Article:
Outdoor Humorist Steven Paul Barlow, author of "I'd Rather Get Blisters" and "My Brushes With Death And Other Outdoor Blunders," www.briarhillbooks.com, comments on his ongoing attempts to add adventure to his everyday existence through outings of hunting, fishing, camping, hiking, canoeing and biking with friends and family -- the mini misadventures of an outdoorsman. You are welcome to add your comments to any of these postings. Click "comments".
Monday, May 10, 2010
Alcohol Stoves, My Personal Quest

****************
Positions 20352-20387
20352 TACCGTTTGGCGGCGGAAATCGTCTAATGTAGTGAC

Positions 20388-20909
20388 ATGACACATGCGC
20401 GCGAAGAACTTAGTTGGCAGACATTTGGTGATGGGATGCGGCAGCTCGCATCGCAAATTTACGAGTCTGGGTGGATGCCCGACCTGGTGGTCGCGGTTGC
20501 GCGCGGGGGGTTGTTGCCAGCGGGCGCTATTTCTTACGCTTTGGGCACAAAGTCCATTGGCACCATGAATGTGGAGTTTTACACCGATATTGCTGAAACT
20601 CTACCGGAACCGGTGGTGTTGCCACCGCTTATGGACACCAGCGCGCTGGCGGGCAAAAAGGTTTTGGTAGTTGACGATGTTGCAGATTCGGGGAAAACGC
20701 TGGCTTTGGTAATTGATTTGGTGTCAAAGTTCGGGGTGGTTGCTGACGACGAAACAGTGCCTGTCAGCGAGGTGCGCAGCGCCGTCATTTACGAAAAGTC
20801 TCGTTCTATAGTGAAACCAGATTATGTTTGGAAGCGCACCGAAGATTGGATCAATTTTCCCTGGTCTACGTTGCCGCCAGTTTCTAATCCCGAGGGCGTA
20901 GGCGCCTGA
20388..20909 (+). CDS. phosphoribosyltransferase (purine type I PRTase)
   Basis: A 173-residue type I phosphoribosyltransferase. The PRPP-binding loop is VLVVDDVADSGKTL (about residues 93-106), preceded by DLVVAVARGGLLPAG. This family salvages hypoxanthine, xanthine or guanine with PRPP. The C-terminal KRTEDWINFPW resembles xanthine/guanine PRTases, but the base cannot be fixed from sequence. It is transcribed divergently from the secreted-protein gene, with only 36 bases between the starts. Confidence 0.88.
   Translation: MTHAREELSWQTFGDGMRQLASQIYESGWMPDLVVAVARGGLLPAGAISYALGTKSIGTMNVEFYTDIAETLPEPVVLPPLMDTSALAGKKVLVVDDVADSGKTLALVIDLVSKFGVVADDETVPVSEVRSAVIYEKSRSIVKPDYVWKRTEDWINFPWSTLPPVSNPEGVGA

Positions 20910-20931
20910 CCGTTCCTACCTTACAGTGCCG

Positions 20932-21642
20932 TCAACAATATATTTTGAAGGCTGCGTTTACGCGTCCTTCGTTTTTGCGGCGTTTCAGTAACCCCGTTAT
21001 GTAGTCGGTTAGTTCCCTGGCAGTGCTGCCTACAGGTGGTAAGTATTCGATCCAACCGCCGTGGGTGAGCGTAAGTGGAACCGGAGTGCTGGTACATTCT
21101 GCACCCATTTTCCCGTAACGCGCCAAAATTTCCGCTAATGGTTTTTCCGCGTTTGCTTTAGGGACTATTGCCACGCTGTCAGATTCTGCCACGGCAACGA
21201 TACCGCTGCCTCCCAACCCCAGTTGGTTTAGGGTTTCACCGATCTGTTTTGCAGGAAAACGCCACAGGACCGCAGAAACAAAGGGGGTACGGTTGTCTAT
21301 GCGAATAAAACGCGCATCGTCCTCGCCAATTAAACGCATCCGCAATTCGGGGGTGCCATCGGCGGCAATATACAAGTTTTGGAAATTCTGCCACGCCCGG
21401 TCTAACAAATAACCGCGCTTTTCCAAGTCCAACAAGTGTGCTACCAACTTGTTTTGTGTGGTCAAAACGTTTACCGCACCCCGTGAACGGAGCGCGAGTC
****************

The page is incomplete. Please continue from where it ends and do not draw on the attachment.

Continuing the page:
There's nothing like a hot lunch when you're out hiking or hunting. I've used several camping stoves, but some had delicate parts and most were too heavy or bulky to take along when I was traveling light or when I was out for just the day. Then one day I was in a camping supply store and found a rather expensive alcohol stove that was simple in design and operation and burned denatured alcohol, which is used as paint thinner and can be found in most hardware stores. But the price was too high. I began to research alcohol stoves on the internet and found there were thousands of articles on how to build your own quickly and cheaply. I took the best ideas from several articles and built my first stove from the bottoms of two soda cans. I built another open-topped design from a tuna can. They worked great, had no moving parts to break, were lightweight, portable and inexpensive. Everyone I showed the stoves to wanted one. But no one wanted to take the time to make one. And so I began to make stoves for some of my friends who were interested. I experimented for weeks on my front steps, lighting my stoves and timing how long it took to boil a pint of water. My neighbors must have thought I was operating a homemade drug lab. I found a place to order small metal canisters for the burners and plastic bottles to use as fuel containers. I still used tuna cans -- not for the burners, but as supports for the cooking pots. It wasn't easy. I mean, how much tuna can you eat? And I had to experiment to get the right number and size of ventilation holes -- too few and the stove would burn too slowly, too many and the stove would burn empty too quickly. Finally I had a design that would boil a pint of water in about seven minutes. That's not as fast as some of the more expensive pressurized canister stoves and you can't regulate the heat unless you move your cook pot further from the burner. But if you want an easy way to boil some water for soup, tea or hot cocoa, this works great. And it costs a lot less. You fill the canister with denatured alcohol. DON'T USE ANY OTHER KIND OF FUEL OR YOU MIGHT BLOW UP! You put the top on the canister and place it in the cooking pot support. Now squirt some fuel onto the top of the burner lid. Light it and you're ready to cook. Now I'm building these simple stoves for anyone who wants one. You can check them out at http://www.briarhillbooks.com/.